businessman in black suit hiding face behind sign ghost writerHiring a ghostwriter was the topic on a recent online post. The person in question, who did not yet have a manuscript, was being encouraged by an un-named publisher’s representative to hire and pay for a ghostwriter to write his book, as the rep thought the topic matter of the book was brilliant. I followed up by looking at the fellow’s website, and indeed, his ideas are brilliant.

The budding author asked around and got in touch with a ghostwriter, who offered to write the book for $25,000. So the query to the online community was: Should I (the author) hire and pay for this ghostwriter?

For professionals who have an idea but not a manuscript and are too busy doing what they do to write a book, a ghostwriter may be the only option. But why would a supposedly reputable publisher tell the author to hire and pay for a ghostwriter himself if the publisher thinks the book is a bestseller and believes in the project? At the very least, a legitimate publisher would have a substantive business discussion with the author, not just butter him up and tell him to go out and spend such a large sum of money. My “Spidey senses” are heightened when I hear stories like the one in this online post, because several “big” publishers now have self-publishing “divisions” that continue to scam authors in astonishing numbers, and their words and enthusiasm are no substitute for a detailed plan and a substantial investment on their part.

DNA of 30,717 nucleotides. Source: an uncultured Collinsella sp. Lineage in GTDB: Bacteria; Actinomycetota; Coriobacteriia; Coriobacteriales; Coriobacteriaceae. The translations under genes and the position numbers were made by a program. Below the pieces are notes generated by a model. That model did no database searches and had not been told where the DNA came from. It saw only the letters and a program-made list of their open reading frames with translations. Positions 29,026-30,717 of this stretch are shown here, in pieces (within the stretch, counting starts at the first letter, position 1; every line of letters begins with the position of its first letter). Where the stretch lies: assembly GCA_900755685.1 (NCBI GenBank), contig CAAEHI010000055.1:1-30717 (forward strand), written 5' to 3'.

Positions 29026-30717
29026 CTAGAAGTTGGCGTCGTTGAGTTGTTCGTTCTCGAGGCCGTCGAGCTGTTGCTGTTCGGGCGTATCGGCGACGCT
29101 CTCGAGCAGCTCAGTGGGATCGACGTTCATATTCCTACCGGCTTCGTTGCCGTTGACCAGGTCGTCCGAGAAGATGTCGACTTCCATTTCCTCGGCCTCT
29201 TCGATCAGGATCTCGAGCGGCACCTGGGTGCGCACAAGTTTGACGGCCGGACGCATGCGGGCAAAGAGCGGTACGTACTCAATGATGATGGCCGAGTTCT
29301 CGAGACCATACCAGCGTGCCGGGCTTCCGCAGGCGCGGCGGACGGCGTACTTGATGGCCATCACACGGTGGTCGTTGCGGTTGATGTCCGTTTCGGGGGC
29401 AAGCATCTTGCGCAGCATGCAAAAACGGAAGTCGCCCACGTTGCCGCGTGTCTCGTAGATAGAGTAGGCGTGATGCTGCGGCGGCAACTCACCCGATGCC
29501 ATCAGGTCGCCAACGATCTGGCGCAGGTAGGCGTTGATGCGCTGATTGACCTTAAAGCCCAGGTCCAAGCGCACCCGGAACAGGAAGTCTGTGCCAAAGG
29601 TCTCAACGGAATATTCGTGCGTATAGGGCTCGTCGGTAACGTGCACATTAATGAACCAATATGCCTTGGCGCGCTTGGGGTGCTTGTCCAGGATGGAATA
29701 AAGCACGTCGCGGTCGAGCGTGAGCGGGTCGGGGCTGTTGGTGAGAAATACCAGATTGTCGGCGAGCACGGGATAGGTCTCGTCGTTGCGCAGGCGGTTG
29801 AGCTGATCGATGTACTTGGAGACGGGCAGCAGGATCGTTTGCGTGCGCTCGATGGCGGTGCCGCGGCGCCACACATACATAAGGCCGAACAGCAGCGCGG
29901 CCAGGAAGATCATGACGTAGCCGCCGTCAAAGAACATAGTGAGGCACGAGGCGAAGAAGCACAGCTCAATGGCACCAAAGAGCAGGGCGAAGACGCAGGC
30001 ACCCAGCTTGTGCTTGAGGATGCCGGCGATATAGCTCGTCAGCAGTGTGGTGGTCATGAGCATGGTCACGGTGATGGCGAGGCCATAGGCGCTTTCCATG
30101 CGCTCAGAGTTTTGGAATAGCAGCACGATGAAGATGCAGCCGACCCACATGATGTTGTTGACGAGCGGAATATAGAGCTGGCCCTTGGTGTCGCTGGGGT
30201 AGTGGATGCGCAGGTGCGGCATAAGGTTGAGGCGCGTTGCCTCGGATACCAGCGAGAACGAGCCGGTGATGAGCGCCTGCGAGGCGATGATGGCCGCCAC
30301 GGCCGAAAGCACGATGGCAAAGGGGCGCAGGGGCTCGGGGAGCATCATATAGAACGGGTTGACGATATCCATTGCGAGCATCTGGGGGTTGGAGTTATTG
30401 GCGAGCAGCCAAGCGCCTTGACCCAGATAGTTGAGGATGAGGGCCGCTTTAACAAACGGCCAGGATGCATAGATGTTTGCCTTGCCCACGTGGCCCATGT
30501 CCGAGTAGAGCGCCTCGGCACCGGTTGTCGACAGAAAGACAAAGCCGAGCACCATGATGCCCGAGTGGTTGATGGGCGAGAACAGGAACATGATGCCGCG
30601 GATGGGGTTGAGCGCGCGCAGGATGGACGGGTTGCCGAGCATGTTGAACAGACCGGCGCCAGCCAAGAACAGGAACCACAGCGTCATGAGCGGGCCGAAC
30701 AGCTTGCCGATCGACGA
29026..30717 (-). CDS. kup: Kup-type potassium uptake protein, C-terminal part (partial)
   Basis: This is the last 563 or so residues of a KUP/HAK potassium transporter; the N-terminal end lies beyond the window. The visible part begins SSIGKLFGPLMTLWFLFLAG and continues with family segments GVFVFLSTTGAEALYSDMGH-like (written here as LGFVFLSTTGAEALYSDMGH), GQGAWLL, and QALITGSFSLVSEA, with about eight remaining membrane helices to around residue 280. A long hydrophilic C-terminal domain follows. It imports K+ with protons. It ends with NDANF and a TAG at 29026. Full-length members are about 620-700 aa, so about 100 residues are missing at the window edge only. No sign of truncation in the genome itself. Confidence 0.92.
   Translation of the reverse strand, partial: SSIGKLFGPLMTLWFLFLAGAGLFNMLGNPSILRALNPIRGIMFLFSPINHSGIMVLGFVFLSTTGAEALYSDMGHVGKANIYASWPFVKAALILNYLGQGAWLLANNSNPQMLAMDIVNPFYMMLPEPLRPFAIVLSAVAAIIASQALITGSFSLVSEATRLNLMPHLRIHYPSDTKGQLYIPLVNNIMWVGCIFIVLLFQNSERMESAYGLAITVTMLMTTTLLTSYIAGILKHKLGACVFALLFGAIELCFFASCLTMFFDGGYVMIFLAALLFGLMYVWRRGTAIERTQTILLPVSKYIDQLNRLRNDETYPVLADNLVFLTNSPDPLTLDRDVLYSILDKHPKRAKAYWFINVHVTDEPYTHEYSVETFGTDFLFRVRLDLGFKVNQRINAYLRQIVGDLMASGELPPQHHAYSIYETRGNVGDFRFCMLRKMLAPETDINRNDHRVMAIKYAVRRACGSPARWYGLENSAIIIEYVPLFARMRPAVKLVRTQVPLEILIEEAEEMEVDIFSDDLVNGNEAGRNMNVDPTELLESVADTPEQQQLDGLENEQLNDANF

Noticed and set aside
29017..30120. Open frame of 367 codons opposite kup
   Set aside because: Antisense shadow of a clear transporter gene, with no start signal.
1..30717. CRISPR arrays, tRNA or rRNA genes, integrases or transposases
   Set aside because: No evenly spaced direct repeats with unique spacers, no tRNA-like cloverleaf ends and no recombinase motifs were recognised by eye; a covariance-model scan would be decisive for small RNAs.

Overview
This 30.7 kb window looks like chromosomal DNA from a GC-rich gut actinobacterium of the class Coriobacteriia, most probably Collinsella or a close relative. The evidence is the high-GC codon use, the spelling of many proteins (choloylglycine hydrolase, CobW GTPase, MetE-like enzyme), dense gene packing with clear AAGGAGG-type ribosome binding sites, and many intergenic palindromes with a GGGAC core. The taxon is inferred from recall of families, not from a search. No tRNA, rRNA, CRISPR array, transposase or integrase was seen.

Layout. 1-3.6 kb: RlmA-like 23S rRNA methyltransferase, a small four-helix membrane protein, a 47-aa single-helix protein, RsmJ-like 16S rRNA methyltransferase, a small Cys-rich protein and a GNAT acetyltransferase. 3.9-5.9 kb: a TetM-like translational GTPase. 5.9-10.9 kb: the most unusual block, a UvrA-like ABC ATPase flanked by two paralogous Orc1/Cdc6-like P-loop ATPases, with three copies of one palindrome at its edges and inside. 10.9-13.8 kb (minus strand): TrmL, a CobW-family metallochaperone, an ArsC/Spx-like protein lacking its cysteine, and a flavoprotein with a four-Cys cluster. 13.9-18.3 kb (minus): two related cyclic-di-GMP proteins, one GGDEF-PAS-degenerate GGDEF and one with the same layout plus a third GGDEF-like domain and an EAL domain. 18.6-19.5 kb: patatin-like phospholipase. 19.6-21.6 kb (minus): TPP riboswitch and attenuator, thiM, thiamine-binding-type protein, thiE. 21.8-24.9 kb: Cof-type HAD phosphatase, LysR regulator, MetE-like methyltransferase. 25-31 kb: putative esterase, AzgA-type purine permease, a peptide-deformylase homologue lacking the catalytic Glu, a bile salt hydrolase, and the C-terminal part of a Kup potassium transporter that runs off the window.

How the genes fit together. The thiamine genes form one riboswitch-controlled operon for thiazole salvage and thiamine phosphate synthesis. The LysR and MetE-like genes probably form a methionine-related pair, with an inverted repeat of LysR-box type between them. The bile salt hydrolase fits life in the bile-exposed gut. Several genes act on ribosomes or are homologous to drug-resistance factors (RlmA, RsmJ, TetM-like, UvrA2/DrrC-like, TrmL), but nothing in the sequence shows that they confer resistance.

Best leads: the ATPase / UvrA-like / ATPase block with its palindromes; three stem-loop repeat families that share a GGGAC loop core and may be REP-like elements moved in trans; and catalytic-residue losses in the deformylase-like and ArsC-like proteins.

If you are an author facing this predicament, here are some things to consider:

  • Do you know what the publisher will do next if you invest in a ghostwriter?
  • What investment will the publisher make?
  • What do you and the publisher both hope to achieve with your combined investment?
  • Has there been a discussion with the publisher about national publicity and book signing tours to get the word out? Any book will just sit there without this serious effort and a corresponding serious budget in money and time.
  • Does the publisher promise national bookstore distribution?
  • Has the publisher shared a spreadsheet of potential sales?
  • Will this even begin to compensate you for your investment? (Most authors earn a dollar or two per book, which means the book must sell 12,000-25,000 copies just to break even. This sales volume is difficult to achieve for any publisher.)
  • Have you been offered a real contract that specifies your earnings for each book sold?
  • If so, has a publishing attorney working in your best interests reviewed the contract?
  • Has the publisher offered any sort of advance payment?
  • If things don’t pan out with the publisher, can you afford to lose the investment of $25,000?

Sitting down and speaking with the publisher about the above points will help flush out any self-publishing scams and show the publisher that you are not to be messed with.

If you have never been approached by a publisher and are thinking about self-publishing your book, you might still consider a ghostwriter. As with any self-publishing project, you must start off with a budget (see this blog post on planning your budget) and your budget would include a ghostwriter. Your per-book profit margin has the potential to be higher than if your book is published by a traditional publisher, but you may have a harder job reaching the sales numbers to break even or make a profit. However, a ghostwriter may make sense for a professional who wants a book to help grow his or her business; if a book is part of a larger marketing plan, a well-written book is simply an investment that the professional was already willing to make to increase his or her company’s overall success.